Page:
Command-line client

Central Dogma provides a native command-line client dogma, which is located at the bin directory of the distribution. You may find it useful to add the bin directory to your PATH environment variable so the client is available regardless of your current working directory.


In this tutorial, we assume your Central Dogma server is running at localhost:36462. Unless specified, dogma will connect to localhost:36462 by default. Use the --connect option to connect to other Central Dogma server. e.g. --connect

Path syntax

dogma uses a Unix-like path to refer to a project, a repository, a directory or a file. The first and second path component signify a project name and a repository name respectively. For example:

  • foo - Project foo

  • foo/bar - Repository bar in project foo

  • foo/bar/alice - Directory /alice in repository bar in project foo

  • foo/bar/alice/bob.json - File bob.json under the directory /alice

Creating projects and repositories

Use the new command to create a project:

$ dogma new projFoo
Created: /projFoo
$ dogma new projBar
Created: /projBar

new command is also used for creating a repository:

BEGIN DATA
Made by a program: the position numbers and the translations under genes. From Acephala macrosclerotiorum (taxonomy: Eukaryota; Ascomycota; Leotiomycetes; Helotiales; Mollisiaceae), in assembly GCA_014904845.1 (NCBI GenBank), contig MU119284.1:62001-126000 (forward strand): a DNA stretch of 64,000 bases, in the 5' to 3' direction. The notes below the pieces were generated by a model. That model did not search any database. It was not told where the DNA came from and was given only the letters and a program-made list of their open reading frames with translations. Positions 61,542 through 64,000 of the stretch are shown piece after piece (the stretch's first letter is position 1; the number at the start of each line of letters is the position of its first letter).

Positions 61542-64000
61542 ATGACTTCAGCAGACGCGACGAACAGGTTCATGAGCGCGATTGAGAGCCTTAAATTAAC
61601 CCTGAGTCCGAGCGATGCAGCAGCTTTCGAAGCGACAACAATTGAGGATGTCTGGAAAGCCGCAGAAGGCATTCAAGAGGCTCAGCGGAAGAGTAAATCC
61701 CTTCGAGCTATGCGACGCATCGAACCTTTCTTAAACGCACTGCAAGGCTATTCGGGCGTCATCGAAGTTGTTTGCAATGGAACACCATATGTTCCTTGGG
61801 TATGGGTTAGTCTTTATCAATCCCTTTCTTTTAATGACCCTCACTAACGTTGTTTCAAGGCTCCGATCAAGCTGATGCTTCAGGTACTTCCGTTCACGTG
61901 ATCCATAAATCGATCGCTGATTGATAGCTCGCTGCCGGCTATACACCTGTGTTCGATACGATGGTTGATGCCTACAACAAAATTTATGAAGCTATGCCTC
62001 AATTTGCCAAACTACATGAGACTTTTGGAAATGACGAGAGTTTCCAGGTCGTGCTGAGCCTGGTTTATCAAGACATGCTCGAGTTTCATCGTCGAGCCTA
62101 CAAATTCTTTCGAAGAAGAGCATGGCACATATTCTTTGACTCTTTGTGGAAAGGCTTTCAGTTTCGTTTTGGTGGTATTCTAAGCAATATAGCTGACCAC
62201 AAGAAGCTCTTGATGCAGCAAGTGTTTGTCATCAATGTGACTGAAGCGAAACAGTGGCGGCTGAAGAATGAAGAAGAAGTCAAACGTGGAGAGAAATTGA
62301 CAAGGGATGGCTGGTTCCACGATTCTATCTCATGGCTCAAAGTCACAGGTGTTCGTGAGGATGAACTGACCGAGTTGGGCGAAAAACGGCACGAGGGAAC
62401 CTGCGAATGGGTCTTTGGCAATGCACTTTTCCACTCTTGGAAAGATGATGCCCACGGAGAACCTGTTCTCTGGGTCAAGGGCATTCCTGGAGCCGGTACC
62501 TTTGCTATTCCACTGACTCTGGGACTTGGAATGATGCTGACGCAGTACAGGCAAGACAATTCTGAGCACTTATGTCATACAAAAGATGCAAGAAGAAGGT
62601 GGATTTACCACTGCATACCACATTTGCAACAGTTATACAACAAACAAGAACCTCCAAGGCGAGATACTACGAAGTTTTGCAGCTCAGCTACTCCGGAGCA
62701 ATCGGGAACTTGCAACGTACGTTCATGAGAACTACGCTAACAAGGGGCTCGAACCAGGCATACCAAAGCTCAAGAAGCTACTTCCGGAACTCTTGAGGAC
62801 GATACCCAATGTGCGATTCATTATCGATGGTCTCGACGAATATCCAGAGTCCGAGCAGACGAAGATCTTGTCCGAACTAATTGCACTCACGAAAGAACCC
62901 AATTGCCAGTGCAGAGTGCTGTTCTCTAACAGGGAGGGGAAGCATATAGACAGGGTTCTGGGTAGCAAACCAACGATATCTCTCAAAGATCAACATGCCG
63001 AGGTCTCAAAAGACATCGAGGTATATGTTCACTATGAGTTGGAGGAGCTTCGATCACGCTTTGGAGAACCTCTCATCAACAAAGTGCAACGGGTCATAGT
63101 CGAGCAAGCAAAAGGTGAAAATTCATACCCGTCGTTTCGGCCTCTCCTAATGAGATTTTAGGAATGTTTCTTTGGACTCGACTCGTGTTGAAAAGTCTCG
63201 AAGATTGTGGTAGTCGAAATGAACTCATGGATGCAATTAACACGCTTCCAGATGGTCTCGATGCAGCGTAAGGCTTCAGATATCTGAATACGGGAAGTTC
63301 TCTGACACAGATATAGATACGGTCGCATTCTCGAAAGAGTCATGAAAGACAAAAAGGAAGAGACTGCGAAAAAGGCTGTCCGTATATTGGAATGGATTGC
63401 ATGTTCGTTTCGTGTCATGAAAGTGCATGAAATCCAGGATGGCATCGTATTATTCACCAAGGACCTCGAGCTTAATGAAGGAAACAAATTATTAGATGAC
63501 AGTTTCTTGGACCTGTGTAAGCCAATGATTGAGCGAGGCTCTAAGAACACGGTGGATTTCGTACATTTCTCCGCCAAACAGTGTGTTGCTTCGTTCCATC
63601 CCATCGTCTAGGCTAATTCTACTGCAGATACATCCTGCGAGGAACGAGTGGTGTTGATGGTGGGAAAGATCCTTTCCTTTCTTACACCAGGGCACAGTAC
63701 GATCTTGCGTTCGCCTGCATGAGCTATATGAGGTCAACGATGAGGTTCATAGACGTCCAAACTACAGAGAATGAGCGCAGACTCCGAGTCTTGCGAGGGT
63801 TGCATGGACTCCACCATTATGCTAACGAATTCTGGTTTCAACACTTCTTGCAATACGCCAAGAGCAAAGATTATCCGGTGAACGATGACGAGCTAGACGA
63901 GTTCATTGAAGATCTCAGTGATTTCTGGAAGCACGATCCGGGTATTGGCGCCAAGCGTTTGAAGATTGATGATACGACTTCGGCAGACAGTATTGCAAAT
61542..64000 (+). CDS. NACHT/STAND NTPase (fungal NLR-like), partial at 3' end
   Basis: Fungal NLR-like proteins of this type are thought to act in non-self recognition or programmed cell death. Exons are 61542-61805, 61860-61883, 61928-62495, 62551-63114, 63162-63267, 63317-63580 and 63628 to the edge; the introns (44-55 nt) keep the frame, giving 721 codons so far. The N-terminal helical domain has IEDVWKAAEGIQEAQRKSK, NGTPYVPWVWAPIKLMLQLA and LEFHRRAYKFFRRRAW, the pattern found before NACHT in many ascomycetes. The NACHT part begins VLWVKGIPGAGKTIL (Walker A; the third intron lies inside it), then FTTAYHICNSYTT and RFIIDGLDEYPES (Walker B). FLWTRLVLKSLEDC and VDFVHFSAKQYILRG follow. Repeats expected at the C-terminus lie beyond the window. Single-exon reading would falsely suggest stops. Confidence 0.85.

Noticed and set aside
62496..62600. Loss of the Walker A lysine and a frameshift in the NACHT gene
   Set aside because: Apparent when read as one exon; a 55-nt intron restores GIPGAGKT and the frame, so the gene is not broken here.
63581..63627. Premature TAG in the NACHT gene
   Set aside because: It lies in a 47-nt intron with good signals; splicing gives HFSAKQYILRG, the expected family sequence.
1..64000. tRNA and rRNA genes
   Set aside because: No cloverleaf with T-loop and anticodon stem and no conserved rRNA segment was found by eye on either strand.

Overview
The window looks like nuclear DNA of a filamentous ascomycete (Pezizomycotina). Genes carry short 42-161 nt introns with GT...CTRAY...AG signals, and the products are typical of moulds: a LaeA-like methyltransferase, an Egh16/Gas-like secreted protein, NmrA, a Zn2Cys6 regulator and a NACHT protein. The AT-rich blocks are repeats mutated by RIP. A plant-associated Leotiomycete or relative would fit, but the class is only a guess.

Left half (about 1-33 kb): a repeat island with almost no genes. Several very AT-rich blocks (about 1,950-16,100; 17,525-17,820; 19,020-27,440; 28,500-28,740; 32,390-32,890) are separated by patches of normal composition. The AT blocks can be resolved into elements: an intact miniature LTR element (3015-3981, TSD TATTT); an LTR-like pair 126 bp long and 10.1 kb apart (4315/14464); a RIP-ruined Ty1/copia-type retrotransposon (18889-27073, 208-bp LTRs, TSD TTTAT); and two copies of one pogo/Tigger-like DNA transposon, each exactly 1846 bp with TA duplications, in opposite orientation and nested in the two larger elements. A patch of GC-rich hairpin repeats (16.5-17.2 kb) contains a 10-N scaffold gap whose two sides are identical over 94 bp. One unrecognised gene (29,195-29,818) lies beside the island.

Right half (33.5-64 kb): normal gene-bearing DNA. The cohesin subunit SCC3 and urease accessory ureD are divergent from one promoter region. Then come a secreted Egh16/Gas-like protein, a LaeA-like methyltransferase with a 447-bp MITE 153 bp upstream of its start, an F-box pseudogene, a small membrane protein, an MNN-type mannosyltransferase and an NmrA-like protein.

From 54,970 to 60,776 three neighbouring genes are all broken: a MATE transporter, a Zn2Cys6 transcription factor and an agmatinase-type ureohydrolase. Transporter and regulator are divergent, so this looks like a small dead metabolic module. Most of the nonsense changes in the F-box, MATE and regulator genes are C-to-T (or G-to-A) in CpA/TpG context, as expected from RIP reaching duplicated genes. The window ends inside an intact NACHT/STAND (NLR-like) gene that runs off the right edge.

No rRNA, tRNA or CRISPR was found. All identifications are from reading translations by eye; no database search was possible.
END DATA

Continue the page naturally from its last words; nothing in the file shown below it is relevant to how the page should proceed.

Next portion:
$ dogma new projFoo/repoA
Created: /projFoo/repoA

Listing entries

Use the ls command to list projects, repositories or files.

To list projects, specify no arguments:

$ dogma ls
    "name": "projFoo",
    "creator": {
      "name": "System",
      "email": "system@localhost.localdomain"
    "url": "/api/v1/projects/projFoo",
    "createdAt": "2018-03-27T12:36:00Z"
    "name": "projBar",
    "creator": {
      "name": "System",
      "email": "system@localhost.localdomain"
    "url": "/api/v1/projects/projBar",
    "createdAt": "2018-03-26T02:27:26Z"

To list repositories, specify a project name:

$ dogma ls projFoo
    "name": "repoA",
    "creator": {
      "name": "System",
      "email": "system@localhost.localdomain"
    "headRevision": 1,
    "url": "/api/v1/projects/projFoo/repos/repoA",
    "createdAt": "2018-03-27T12:36:00Z"

To list files or directories in a repository, specify a project name, a repository name and more. But before that, let’s add a sample file to use under samples directory:

$ echo '{"a":"b"}' > a.json
$ dogma put projFoo/repoA/samples/a.json a.json -m "Add a.json"
Put: /projFoo/repoA/samples/a.json

We will learn more about adding and editing files in a repository later in the section Modifying a repository.